William Hood Simpson

William Hood Simpson

Birth
Weatherford, Parker County, Texas, USA
Death 15 Aug 1980 (aged 92)
San Antonio, Bexar County, Texas, USA
Burial Arlington, Arlington County, Virginia, USA
Plot Section 30, Site 395
Memorial ID 11361581 · View Source
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United States Army General. A combat veteran of World Wars I and II, he rose in rank to become commander of the 9th United States Army. He graduated from the United States Military Academy at West Point, New York in 1909 with a 2nd Lieutenant's commission in the Infantry. Among his early pre-World War I assignments include service in the Philippines during the Moro Rebellion and the Mexican Punitive Expedition (also known as the Pancho Villa Expedition). After the United States entered World War I in April 1917, he was promoted to the rank of Captain and was assigned to the 33rd Infantry Division, eventually becoming its Chief of Staff, and saw combat action at the Battle of Saint-Mihiel (September 1918) and Meuse-Argonne Offensive (September to November 1918). After returning to the United States following the end of the war, he served in various staff positions and attended military schools, as a student and instructor from 1919 until 1941, including a four-year tour as Professor of Military Science at Pomona College at Claremont, California. In April 1941 he became the first commander of the largest Infantry Replacement Training Center at Camp Wolters, Texas and served there for five months. He was then appointed commander of the 4th United States Army at Fort Sam Houston, Texas and was promoted to the rank of Major General. In May 1944, as a Lieutenant General, he took his staff to England and organized the 9th United States Army for preparation to invade France the following month at Normandy. His forces captured Brest, France in September 1944 and two months later they broke through the German defense known as the Siegfried Line. The following March he crossed the Rhine River with his 9th Army and it was the first American force to cross the Elbe River in April 1945. In June 1945, following Germany's surrender, he returned to the United States and, following a mission to China, became commander of the 2nd United States Army at Memphis, Tennessee until September 1946 and he retired two months later with 37 years of continuous military service. Among his military and foreign decorations a d awards include the Distinguished Service Medal (with one oak leaf cluster), the Silver Star, the Legion of Merit, the Philippine Campaign Medal, the Mexican Service Medal, the World War I Victory Medal (with two battle clasps), the Army of Occupation of Germany Medal, the American Defense Service Medal, the American Campaign Medal, the Asiatic-Pacific Campaign Medal, the European-African-Middle Eastern Campaign Medal (with four bronze service stars), the World War II Victory Medal, the French Légion d'honneur (Knight), the French Croix de Guerre, and the Knight Commander of the Order of the British Empire. In July 1954 he was promoted to the rank of General on the retired list by a special Act of Congress. He died at the age of 92 and was interred at Arlington National Cemetery in Arlington County, Virginia. Later, a cenotaph dedicated to his memory was erected at the Hood Cemetery (where his parents are buried) in Aledo, Texas. He was featured on the February 19, 1945 cover of “Time Magazine” and the March 12, 1945 cover of “Life Magazine”.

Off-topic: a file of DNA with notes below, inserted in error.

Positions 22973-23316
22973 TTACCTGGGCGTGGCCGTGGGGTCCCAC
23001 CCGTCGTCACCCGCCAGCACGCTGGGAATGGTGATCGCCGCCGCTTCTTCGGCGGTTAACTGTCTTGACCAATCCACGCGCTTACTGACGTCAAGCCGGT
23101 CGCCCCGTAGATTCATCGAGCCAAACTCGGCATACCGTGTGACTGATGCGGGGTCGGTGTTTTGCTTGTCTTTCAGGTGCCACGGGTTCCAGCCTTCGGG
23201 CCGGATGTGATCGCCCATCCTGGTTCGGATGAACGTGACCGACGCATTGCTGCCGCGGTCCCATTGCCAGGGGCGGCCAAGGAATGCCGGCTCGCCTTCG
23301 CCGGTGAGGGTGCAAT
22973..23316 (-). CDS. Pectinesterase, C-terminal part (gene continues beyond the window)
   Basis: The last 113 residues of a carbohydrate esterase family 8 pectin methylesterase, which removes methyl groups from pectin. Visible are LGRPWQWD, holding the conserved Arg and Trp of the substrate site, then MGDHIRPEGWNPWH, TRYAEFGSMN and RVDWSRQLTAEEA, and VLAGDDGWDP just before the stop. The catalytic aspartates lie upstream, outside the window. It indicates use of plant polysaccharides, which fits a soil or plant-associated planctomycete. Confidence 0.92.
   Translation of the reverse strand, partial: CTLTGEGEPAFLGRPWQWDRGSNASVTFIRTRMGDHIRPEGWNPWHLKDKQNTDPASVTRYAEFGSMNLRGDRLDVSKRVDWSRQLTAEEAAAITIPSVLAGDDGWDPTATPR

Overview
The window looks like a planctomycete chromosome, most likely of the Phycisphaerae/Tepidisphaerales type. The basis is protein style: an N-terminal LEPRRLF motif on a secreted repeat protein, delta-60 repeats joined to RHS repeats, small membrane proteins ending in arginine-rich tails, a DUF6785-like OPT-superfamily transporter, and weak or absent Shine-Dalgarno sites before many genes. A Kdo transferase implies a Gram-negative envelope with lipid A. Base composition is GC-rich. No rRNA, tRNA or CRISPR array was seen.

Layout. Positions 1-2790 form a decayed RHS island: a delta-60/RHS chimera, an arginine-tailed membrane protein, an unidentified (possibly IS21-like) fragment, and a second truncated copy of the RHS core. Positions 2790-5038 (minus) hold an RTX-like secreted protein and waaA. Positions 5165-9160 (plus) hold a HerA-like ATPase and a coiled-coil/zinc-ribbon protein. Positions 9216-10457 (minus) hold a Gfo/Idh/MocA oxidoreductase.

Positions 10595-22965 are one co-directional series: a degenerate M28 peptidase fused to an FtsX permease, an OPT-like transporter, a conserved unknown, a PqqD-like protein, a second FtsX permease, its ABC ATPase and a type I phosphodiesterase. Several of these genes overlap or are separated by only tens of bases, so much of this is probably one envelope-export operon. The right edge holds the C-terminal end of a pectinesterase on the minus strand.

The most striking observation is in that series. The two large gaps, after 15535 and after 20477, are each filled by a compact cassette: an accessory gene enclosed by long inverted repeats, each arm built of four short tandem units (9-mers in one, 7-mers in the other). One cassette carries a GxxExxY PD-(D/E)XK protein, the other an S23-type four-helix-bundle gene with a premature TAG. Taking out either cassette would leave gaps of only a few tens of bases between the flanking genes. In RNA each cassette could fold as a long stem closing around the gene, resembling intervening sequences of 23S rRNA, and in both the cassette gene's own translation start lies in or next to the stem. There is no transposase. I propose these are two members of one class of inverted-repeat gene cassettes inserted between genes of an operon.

Bio by: William Bjornstad


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  • Maintained by: Find a Grave
  • Originally Created by: Sepi
  • Added: 15 Jul 2005
  • Find a Grave Memorial 11361581
  • Find a Grave, database and images (https://www.findagrave.com : accessed ), memorial page for William Hood Simpson (18 May 1888–15 Aug 1980), Find a Grave Memorial no. 11361581, citing Arlington National Cemetery, Arlington, Arlington County, Virginia, USA ; Maintained by Find A Grave .